parent opinion

Ethan murdered four students. Are his parents to blame?

Parents in the United States have been charged with involuntary manslaughter after their then 15-year-old son shot and killed four students at his school. James and Jennifer Crumbley have been accused of giving their son Ethan access to a gun, and of failing to address his mental health issues.

The case will set a precedent for whether parents can be held accountable for crimes committed by their children. And whilst it involves very specific issues of access to firearms – which is, thankfully, much less of a concern here in Australia – it raises a question that is relevant for all parents. How responsible are we for our kids’ bad behaviour?

I’ve been thinking about this question for many years, since one of my own three kids had behavioural problems in primary school. They had an extremely low frustration threshold, and used to lash out at other kids whenever they were angry or upset. It has been the work of my lifetime to teach them how to manage their difficult emotions, and to think of other people’s feelings as well as thinking of their own. 

It wasn’t my fault that my kid was challenging. Some kids are just born with difficult temperaments, or with neurodivergence, or the propensity for mental illness. But I brought them into the world, and it was my responsibility to do my very best. Had I ignored my child’s issues, had I been too busy or too preoccupied or too disinterested, things could have gotten a lot worse, and that would have been on me.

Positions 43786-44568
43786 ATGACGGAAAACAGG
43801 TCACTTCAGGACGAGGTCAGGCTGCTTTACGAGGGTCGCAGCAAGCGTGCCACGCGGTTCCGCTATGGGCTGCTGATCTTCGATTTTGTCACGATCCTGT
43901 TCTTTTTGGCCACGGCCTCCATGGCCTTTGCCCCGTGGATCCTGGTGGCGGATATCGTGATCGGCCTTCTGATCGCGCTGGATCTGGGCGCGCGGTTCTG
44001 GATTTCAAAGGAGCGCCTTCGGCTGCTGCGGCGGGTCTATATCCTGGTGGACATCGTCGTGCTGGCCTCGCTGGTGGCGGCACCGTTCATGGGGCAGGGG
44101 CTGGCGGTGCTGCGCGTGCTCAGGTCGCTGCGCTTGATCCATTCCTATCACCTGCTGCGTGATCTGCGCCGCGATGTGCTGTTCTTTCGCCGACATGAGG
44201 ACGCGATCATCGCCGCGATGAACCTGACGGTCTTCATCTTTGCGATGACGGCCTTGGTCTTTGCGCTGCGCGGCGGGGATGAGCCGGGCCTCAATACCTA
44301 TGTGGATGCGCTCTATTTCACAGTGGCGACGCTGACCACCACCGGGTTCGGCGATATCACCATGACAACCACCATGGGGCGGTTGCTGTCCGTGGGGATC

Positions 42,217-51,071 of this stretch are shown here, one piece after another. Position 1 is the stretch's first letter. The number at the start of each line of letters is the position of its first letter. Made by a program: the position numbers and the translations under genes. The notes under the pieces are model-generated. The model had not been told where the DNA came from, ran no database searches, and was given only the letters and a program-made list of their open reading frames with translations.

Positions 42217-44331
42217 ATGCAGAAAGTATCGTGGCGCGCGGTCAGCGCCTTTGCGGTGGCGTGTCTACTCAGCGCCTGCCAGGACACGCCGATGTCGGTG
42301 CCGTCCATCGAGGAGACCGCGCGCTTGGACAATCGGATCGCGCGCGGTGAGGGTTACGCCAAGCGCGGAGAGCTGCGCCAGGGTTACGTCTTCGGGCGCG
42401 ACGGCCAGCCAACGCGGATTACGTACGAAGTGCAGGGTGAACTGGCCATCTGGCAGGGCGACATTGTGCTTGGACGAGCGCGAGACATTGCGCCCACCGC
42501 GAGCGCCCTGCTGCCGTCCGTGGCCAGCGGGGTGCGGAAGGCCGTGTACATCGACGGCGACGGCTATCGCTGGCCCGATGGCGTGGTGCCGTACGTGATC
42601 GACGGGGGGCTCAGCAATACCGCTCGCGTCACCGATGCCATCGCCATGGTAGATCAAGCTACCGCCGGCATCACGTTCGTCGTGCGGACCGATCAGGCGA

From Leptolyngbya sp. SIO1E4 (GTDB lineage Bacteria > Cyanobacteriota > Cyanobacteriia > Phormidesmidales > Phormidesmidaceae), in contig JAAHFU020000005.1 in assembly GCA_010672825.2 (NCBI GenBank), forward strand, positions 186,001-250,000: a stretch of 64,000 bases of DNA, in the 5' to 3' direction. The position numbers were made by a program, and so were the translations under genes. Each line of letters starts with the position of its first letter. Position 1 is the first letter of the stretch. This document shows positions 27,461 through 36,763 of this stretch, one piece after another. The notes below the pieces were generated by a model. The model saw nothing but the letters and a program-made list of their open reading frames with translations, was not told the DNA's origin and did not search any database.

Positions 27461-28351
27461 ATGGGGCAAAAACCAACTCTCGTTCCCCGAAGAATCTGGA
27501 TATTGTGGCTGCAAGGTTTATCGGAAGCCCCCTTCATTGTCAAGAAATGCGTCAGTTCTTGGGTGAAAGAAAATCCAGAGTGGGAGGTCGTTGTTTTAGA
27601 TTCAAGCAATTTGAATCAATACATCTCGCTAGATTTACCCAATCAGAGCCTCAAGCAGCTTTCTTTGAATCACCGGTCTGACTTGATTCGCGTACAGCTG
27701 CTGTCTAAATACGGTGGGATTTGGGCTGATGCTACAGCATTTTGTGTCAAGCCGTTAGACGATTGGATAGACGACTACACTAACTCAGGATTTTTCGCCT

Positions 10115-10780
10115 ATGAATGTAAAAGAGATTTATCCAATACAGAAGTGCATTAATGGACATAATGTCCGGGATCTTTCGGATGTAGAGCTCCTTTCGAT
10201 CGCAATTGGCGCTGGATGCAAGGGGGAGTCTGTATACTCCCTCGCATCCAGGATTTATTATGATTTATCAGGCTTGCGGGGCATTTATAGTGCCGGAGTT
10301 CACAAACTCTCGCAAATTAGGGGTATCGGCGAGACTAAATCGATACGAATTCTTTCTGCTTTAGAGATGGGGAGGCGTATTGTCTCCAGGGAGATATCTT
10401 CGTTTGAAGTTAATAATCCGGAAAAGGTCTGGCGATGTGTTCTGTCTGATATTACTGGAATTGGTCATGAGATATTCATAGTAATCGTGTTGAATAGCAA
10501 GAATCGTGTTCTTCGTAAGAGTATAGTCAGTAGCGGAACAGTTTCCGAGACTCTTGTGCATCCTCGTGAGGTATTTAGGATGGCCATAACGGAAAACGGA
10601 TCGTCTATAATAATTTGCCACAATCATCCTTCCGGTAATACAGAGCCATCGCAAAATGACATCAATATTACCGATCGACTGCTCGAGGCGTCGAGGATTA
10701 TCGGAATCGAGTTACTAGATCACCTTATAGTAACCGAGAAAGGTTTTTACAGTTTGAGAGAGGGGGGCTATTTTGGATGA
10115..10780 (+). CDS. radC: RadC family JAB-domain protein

Watch: Gun culture in America compared to Australia. Post continues after video.

Video via Mamamia.

There are many parents who work hard to raise decent, thoughtful kids. There are parents who teach their kids about kindness and social justice, who model compassion and generosity every day. 

‘I want my son to be a good partner to some nice feminist girl,’ a friend of mine used to say, and I reckon there’s no better goal for the mother of a son.  

But there are a hell of a lot of parents who fail entirely in their duty of care, or who are hateful or bigoted and pass on harmful attitudes to their kids. They may not buy their kids guns, but they encourage their sons to boast about their sexual conquests, or slut shame other girls to their daughters, or tacitly support classroom bullying. When the children of these parents grow up to be abusive, when they’re misogynist or racist or just plain mean, it is absolutely the parents’ fault.

It is not easy to raise a child to adulthood, and there is so much we cannot control. Our child’s peer group is incredibly influential in their development. We may have an ex-partner or co parent who models shitty values. We may have our own health challenges, or work or family responsibilities, that prevent us from being emotionally present for our kids. 


Still, we have a responsibility to try. And we need to focus both on our kids’ happiness, and on the ways in which they impact on other people. When we abdicate that responsibility – when we ignore poor behaviour, or dismiss mental health issues, or simply throw up our hands and say, ‘What can I do?’ – we are failing our kids and society.

I used to think that the hard work of parenting lay in the drudgery: the laundry, the cooking, the endless shlepping. But the truly hard work lies in keeping track of our children, in knowing how they are behaving when they’re out of our sight. It lies in being alert, and keeping the lines of communication open, and working hard – really bloody hard - to turn our kids into good human beings.

I don’t know what will happen in the Crumbley case. I do know that the US legal system will blame anyone for gun deaths bar the gun laws themselves, and that mental health services there – as in Australia – are woefully under resourced. Whatever the outcome, one thing is for sure: parents all around the world will be taking note.

Feature Image: Oakland County Sheriff's Office.